While other provinces still had issues about ghost voters wherein parties use non-existent names and voters to join the poll, Eastern Visayas meanwhile had the uncanny reputation of its candidates turning to ghosts due to political rivalry.
On the eve of the elections on October 29, the Philippine National Police (PNP) recorded at least three election-related violent incidents. A good news for the region which placed third with the least number of cases out of the 31 recorded incidents in the region. Four were recorded in Northern Mindanao, one in the Zamboanga Peninsula, three in Ilocos Norte, three in Eastern Visayas, one in Calabarzon, two in Bicol, another two in Central Visayas, and five in the Cordillera Administrative Region, among others.
Prior to the election day, Leyte Provincial police chief PCol Erwin Portillo said police listed 11 shooting incidents since the beginning of the election period, but most of these were classified as due to personal grudges. Police validated the first election-related violence in the killing of barangay kagawad Jenny dela Peña on Sept. 7 in Brgy Tag-abaca, Leyte, Leyte and charges have already been filed against the suspect.
Another shooting incident occurred in the district, namely in Villaba town, involving Aldwin Perez, whose brother-in-law, Raul Cosinillo, village chairman of Barangay Mataloto in Leyte town, was assassinated on May 10 of this year by unknown gunmen. Mercedes Perez, Aldwin’s sister, escaped the attack.
Meanwhile, authorities are still verifying another possible poll-related case in the shooting of a 19-year-old SK candidate in Mataloto on Oct. 22.
It is interesting to note that a majority of these crimes happened in the 3rd district of the province. Due to this, the regional police office has sent more personnel to all five police stations in the third district made up of the towns of Calubian, Leyte, Villaba, Tabango and San Isidro.
Among the towns, Villaba and Leyte towns were classified as “areas of concern” because of a history of election violence, according to the Regional Joint Security Control Center.
In fact, Leyte Governor Petilla had also voiced his concern over a series of shooting occurrences in the 3rd district, some of which resulted in the deaths of victims. “We’ve given special attention to the third district. In fact, half of our police force is monitoring and securing the district because of the violence reported from that area,” Petilla said.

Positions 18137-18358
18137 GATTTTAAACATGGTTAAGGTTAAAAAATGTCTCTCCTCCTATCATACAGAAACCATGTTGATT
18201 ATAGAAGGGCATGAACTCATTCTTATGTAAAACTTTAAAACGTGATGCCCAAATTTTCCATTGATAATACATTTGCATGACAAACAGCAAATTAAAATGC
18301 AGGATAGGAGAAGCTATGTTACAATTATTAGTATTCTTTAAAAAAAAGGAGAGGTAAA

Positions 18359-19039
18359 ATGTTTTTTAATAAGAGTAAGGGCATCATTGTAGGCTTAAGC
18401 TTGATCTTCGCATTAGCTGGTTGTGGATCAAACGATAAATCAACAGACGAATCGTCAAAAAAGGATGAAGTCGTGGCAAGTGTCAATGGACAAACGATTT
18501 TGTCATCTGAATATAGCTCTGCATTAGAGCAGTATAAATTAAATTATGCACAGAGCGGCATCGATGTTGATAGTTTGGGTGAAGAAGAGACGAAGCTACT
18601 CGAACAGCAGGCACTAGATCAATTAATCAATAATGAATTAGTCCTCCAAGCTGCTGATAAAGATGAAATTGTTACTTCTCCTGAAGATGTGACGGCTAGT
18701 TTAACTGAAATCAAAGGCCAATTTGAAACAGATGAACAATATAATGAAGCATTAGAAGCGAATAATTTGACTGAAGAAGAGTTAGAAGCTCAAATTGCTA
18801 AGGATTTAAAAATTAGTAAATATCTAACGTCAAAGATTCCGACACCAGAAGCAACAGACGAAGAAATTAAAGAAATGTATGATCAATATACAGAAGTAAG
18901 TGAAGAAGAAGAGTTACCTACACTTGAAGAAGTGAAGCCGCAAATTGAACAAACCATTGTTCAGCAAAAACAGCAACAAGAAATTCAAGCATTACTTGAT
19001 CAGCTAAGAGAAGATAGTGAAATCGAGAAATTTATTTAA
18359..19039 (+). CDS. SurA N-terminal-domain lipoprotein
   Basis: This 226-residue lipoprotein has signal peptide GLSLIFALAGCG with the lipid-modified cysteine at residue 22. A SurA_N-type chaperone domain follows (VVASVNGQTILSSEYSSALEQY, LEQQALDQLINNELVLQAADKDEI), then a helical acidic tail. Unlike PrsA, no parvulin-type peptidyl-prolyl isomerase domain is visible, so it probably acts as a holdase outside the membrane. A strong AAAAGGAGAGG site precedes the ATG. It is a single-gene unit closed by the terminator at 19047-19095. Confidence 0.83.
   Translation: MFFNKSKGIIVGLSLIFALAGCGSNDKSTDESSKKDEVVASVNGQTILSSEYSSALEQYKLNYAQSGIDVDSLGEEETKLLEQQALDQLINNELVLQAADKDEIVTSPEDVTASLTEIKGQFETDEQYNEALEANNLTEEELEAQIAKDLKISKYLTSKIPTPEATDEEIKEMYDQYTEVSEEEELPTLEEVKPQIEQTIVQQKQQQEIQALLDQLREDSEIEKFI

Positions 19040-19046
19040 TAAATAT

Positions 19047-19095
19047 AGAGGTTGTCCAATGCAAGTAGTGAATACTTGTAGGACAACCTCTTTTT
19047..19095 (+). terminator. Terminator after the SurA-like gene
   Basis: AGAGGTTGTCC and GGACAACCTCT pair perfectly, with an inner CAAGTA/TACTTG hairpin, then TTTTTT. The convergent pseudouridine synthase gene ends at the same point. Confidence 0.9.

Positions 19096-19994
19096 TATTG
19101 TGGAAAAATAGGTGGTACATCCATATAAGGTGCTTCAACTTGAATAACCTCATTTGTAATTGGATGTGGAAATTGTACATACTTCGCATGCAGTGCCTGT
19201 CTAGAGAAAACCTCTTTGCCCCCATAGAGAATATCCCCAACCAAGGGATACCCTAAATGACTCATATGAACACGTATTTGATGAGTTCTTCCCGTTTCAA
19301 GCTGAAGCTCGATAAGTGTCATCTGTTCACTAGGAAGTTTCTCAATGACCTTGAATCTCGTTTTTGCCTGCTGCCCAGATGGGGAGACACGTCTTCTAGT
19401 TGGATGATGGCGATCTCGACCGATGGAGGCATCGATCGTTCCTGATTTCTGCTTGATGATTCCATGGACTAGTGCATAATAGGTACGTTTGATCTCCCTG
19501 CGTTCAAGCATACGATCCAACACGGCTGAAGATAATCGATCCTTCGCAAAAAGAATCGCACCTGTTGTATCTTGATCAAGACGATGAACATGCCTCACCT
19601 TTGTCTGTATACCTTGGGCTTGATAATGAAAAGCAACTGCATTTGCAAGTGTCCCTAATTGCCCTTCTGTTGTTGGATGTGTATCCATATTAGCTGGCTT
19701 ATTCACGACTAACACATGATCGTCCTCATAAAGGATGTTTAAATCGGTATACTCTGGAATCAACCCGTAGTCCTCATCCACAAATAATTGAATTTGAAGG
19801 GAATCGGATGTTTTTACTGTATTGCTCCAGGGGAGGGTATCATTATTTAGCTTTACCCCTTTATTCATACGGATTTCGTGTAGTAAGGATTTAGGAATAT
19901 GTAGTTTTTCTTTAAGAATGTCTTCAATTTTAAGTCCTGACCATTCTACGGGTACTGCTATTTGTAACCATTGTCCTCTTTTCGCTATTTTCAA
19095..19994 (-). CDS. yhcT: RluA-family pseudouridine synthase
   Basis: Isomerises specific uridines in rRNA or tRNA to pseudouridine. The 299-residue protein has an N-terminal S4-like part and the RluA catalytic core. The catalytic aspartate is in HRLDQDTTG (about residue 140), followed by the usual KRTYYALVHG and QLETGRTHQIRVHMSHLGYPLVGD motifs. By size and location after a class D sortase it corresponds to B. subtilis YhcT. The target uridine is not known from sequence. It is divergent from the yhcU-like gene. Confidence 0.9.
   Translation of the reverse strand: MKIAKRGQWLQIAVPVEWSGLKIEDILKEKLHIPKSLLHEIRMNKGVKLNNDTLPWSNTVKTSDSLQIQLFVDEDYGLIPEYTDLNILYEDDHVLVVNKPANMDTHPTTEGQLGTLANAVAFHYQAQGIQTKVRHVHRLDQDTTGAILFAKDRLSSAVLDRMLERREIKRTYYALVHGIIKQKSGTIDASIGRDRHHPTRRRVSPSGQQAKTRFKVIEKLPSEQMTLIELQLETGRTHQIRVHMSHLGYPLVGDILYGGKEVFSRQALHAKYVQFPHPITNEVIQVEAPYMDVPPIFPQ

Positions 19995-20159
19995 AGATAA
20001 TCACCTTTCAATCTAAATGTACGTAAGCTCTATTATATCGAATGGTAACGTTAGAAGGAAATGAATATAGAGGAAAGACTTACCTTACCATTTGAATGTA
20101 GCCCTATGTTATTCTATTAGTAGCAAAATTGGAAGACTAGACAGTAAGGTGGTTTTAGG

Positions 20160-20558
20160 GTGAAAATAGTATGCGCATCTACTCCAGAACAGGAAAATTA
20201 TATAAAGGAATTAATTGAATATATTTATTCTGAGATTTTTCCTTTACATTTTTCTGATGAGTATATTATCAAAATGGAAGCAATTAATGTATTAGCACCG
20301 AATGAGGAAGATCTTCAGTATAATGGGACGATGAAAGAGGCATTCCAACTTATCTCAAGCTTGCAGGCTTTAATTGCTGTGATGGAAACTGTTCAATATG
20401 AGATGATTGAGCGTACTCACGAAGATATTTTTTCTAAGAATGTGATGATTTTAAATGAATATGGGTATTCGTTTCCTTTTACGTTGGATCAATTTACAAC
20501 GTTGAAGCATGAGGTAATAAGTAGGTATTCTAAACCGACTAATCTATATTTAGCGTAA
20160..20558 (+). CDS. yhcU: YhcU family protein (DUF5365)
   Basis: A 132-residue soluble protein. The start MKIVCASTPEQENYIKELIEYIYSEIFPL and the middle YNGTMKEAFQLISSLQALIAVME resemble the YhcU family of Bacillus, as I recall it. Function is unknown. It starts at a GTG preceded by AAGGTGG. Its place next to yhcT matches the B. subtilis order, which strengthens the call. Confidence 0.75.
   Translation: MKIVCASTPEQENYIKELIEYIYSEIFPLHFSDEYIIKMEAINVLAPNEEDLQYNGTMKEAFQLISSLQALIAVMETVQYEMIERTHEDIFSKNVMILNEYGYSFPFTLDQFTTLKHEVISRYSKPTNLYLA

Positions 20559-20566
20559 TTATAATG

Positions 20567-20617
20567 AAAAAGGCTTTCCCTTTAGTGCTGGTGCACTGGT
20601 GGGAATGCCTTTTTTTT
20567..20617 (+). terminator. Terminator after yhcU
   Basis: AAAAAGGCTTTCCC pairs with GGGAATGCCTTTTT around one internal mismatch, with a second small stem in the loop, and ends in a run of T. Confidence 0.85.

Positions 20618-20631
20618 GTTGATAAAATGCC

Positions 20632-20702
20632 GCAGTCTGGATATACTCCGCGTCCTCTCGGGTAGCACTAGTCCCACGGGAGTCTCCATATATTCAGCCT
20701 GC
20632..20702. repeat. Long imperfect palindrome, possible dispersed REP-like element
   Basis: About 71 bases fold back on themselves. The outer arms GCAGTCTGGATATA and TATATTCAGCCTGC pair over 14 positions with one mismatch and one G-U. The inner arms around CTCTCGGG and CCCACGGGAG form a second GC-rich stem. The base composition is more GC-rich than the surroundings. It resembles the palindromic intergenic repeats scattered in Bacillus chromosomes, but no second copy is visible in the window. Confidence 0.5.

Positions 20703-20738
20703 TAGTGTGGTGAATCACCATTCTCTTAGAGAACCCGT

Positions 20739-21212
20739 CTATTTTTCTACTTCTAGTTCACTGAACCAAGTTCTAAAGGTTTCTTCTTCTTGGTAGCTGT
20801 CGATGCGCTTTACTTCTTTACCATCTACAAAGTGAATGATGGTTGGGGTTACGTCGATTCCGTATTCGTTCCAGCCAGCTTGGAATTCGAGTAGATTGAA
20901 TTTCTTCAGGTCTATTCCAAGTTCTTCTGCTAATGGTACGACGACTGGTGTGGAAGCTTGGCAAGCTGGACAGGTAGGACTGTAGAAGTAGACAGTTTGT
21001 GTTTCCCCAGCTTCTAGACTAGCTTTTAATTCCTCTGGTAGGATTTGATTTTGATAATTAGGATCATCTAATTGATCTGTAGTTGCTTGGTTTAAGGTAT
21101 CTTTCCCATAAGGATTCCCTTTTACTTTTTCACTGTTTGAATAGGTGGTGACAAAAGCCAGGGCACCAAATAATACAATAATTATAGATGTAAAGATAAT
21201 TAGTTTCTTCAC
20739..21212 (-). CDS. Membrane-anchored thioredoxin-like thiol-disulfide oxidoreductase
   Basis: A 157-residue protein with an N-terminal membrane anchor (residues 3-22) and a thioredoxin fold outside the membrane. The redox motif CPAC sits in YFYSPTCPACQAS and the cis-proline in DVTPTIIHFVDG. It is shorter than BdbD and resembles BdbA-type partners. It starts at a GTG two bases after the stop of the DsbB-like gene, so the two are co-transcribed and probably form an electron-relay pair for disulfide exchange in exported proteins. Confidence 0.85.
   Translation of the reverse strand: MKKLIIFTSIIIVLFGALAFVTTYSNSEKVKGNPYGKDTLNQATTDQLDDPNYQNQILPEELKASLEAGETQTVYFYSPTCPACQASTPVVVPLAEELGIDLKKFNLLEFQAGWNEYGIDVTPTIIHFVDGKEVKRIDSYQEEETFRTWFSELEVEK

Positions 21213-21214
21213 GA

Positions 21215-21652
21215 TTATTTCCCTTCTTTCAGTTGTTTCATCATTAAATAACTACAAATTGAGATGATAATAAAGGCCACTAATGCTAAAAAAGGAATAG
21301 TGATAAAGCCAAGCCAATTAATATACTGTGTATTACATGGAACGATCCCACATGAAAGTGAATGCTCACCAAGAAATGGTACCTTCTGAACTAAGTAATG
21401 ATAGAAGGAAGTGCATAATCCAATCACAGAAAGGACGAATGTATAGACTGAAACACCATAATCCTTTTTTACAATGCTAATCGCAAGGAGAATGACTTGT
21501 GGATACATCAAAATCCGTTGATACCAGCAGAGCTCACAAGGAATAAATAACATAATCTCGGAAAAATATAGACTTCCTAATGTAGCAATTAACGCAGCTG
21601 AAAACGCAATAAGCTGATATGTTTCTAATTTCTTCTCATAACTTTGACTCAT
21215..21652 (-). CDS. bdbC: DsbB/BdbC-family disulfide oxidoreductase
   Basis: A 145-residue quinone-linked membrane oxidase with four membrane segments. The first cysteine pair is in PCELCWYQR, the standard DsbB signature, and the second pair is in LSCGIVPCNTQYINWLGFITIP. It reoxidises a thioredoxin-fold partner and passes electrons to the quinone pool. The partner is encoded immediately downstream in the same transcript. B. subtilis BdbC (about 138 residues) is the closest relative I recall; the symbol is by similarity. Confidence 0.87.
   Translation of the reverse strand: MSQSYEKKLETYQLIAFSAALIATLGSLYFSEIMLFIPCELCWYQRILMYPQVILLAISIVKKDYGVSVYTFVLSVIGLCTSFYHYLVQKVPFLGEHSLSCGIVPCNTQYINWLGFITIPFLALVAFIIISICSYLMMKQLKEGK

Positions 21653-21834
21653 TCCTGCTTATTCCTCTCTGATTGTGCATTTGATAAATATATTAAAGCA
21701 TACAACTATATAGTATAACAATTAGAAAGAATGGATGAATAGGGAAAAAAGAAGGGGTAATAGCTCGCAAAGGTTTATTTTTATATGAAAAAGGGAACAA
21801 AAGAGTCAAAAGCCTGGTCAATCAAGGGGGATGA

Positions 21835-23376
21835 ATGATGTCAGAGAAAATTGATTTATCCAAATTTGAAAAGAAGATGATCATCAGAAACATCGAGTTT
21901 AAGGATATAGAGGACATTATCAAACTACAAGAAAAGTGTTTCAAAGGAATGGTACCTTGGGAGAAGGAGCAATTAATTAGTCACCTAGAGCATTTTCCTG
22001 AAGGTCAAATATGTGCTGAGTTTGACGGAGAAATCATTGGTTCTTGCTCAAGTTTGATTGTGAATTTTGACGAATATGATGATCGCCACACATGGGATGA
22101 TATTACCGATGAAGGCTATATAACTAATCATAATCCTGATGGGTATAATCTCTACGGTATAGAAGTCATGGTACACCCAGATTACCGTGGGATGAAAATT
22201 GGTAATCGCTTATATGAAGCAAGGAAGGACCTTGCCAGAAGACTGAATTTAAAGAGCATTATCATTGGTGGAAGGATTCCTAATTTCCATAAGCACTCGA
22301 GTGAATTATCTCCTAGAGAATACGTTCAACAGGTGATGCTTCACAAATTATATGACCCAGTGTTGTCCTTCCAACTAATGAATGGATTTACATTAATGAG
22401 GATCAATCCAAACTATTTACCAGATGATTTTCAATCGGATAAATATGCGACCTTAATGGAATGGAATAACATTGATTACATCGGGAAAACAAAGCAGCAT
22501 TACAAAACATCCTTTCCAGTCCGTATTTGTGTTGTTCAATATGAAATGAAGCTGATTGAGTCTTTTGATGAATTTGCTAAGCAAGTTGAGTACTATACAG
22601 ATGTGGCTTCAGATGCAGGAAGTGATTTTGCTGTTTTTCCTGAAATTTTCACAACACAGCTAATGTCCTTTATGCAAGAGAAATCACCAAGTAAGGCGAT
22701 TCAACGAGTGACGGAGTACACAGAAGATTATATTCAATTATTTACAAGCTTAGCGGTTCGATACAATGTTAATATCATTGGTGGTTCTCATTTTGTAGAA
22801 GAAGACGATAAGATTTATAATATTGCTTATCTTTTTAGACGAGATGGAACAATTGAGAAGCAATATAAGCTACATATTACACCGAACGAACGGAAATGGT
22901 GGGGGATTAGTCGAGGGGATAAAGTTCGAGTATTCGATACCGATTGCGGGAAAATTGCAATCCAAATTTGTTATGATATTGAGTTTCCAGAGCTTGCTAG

“We will do everything to prevent violence in the third district,” he vowed.
Only Villaba and Leyte towns have been classified as “areas of concern” or “yellow category” by the Regional Joint Security Control Center. This category identifies locations of concerns where there have been elected-related problems in previous elections, the likely use of partisan armed groups, and the incidence of violence.
Harassment in Samar
Meanwhile in Samar, Barangay Naguma in Calbayog City held its village and youth council polls after incidents of harassment.
Initially believed to be members of an insurgent group, armed men fired upon the contingent delivering election paraphernalia to Naguma and Dinawacan villages, which suspended voting on Monday.
“At first light of October 31, team and escorts proceeded again (to Naguma), but midway, around 12:25 p.m., they were engaged in a firefight by a private armed group. Our EO and the EBs were caught in the middle of the firefight,” Comelec spokesperson Atty. John Rex Laudiangco said.
“They were kept safe and protected by their reinforced escorts from the Philippine Army, who were able to neutralize 5 members of the PAGs and recover a weapon,” he added.
However, it was later confirmed by Army Major General Camilo Ligayo that the suspects were members of a Private Armed Group operating in the Upper Happy Valley of Calbayog.
In another incident, the office of the Commission on Elections in Sta. Margarita, Samar was believed to have been intentionally set ablaze just days after elections on November 2.
Comelec Chairman George Erwin Garcia assured the public that the election results were not affected, as the winners in the barangay and Sangguniang Kabataan elections in the municipality had already been proclaimed. Copies of the certificate of canvass of votes were also secured.
The estimated damage was P345,000 but authorities are still waiting for the results of the investigation regarding the actual cause of the fire. Rumors of arson are circulating in the nearby communities as two of the barangays in Sta. Margarita were categorized by the Comelec as areas of “grave security concern,” while eight other villages were designated as “areas of concern.”
Less cases but still alarming
The fact that elections always lead to the spillage of blood in communities of Samar and Leyte, this still shows that progress and change may still be far from being achieved. The fact that violence has almost been synonymous with power in the region is terrifying.
This still means that those who can “pay” and who have the power will remain in power while those who want to step up to challenge them can easily be eradicated. If this goes on, who will end the cycle? Who will have the power to seize the seat without spilling any blood? It may or may not be possible. After all, Samarnons and Leytenos are known as “mag-isog”. Perhaps the too much “isog” that fails to put an end to these never ending killings during election season.
#OpinYon8 #OY8 #CoverStory #GhostCandidates #EasternVisayas #BSKE #Election #BarangayElections #ElectionViolence #PNP #Leyte #GovernorPetilla #Comelec #OpinYon #WeTakeAStand